Submitted by Pappal Suneja

The Museum of Things, Berlin – A learning Platform to redefine Objects

Germany Architecture News - Mar 25, 2020 - 15:57   1671 views

The Museum of Things, Berlin – A learning Platform to redefine Objects

Here is a visual tour of the Museum der Dinge (Museum of Things), Berlin, located at Oranienstrasse 25, Berlin. The museum primarily displays the collection of the Werkbund archive. Since the 1970s, the archive has collected objects considered as 'things' that are related to the material culture of 20th and 21st Century. This was a period of when mostly the commodities were mass-produced industrially. The Museum today, works as a learning platform for sharing experiences concerned with aesthetic designs and perception. It is a popular space for trainees and students to experiment and analyze things, spaces and processes.

The Museum of Things, Berlin – A learning Platform to redefine Objects


Central part: Led screen showcasing a collection of the historic Werkbund


Archival things displayed of the Deutscher Werkbund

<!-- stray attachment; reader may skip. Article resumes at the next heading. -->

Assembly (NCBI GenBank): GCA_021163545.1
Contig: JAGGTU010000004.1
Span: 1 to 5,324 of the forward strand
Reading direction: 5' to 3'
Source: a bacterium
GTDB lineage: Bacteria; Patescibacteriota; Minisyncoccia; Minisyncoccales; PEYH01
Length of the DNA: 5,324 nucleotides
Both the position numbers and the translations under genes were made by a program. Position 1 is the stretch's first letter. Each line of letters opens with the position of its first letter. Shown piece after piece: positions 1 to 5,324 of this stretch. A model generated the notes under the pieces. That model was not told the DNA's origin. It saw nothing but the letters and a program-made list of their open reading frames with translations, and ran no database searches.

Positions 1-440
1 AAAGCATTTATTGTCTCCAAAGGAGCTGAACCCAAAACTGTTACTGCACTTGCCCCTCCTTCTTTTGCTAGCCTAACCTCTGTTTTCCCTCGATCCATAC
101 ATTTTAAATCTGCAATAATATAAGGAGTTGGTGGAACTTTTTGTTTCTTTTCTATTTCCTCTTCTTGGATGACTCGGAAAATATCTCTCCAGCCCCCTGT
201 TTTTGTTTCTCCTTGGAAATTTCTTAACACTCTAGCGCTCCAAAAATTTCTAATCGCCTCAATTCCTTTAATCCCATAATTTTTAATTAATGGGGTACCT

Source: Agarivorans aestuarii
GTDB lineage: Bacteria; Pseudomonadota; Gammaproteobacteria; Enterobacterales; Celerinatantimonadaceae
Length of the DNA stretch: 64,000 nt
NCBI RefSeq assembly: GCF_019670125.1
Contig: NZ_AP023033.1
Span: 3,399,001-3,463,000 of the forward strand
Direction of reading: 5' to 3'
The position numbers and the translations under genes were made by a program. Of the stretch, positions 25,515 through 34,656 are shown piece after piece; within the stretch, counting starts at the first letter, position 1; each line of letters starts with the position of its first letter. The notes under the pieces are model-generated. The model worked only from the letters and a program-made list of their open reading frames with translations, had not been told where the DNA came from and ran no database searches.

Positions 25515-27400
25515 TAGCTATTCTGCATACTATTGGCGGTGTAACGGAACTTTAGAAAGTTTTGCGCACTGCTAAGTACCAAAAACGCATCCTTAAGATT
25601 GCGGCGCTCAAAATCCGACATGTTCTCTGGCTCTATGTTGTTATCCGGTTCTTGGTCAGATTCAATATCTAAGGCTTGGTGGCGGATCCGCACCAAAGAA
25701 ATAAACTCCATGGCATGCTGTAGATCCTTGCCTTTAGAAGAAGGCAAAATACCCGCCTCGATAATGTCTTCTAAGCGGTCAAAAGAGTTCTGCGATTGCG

The heart of the museum comprises of the archival 'things' of the Deutscher Werkbund (German Industrial Design Association). It was founded in 1907 as an association that linked artists, political figures and industrialist together. It was one of its kinds, utopian culture movements of the early 1900s that aimed to promote modern functional designs in industrial products, environment and architecture.


Clear demarcation of the two sections at the Museum of things

Currently, the museum examines the relevance of the Werkbund programs in juxtaposition with contemporary commodity culture. The exhibition is divided into two main sections, open storage along with the wall of the hall and central aisles of display cases in which the things are grouped as per diverse themes. The commodities in the central part display the historic Werkbund. It strategically contextualizes the examination of new contemporary product culture. The cases along the wall comprise of material culture collection from the early 20th century to the present. This juxtaposition showcases specific collection and makes a variety of interpretations visible to the visitors.


Material culture collection related to Writing from the 20th century 

Material culture collection related to day-to-day life from 1930-1940


Frankfurt Kitchen at Museum der Dinge

The museum exhibits also include the famous ‘Frankfurt Kitchen’, a classic illustration of modernist interior kitchen design. Designed by Margarete Schutte-Lihotzky in 1926, the kitchen depicts the Modernism era aspirations towards rationalization in the home.


Last Exhibition Hall at Museum der Dinge

The last exhibition hall presents temporary installations that supplements and sheds light on the archival collection and the permanent displays.

All Images © Pappal Suneja